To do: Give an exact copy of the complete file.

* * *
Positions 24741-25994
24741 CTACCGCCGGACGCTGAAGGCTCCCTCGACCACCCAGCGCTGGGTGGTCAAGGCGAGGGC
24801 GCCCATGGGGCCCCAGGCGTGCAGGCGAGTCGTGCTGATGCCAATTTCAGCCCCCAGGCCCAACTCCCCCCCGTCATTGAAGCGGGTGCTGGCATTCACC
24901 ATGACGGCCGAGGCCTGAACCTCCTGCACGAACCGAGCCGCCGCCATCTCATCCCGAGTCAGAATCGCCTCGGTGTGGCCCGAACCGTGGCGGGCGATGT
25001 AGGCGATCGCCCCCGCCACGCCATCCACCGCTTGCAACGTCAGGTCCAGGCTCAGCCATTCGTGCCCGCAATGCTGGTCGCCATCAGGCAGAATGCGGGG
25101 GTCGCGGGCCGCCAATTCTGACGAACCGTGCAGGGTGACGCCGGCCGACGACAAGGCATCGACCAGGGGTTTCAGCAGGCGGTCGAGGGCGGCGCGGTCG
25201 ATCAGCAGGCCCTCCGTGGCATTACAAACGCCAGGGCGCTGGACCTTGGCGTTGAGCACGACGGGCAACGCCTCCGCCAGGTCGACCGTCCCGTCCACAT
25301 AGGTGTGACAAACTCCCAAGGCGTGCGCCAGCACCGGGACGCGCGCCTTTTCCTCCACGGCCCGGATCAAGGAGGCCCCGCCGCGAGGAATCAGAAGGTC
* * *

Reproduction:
Positions 24741-25994
24741 CTACCGCCGGACGCTGAAGGCTCCCTCGACCACCCAGCGCTGGGTGGTCAAGGCGAGGGC
24801 GCCCATGGGGCCCCAGGCGTGCAGGCGAGTCGTGCTGATGCCAATTTCAGCCCCCAGGCCCAACTCCCCCCCGTCATTGAAGCGGGTGCTGGCATTCACC
24901 ATGACGGCCGAGGCCTGAACCTCCTGCACGAACCGAGCCGCCGCCATCTCATCCCGAGTCAGAATCGCCTCGGTGTGGCCCGAACCGTGGCGGGCGATGT
25001 AGGCGATCGCCCCCGCCACGCCATCCACCGCTTGCAACGTCAGGTCCAGGCTCAGCCATTCGTGCCCGCAATGCTGGTCGCCATCAGGCAGAATGCGGGG
25101 GTCGCGGGCCGCCAATTCTGACGAACCGTGCAGGGTGACGCCGGCCGACGACAAGGCATCGACCAGGGGTTTCAGCAGGCGGTCGAGGGCGGCGCGGTCG
25201 ATCAGCAGGCCCTCCGTGGCATTACAAACGCCAGGGCGCTGGACCTTGGCGTTGAGCACGACGGGCAACGCCTCCGCCAGGTCGACCGTCCCGTCCACAT
25301 AGGTGTGACAAACTCCCAAGGCGTGCGCCAGCACCGGGACGCGCGCCTTTTCCTCCACGGCCCGGATCAAGGAGGCCCCGCCGCGAGGAATCAGAAGGTC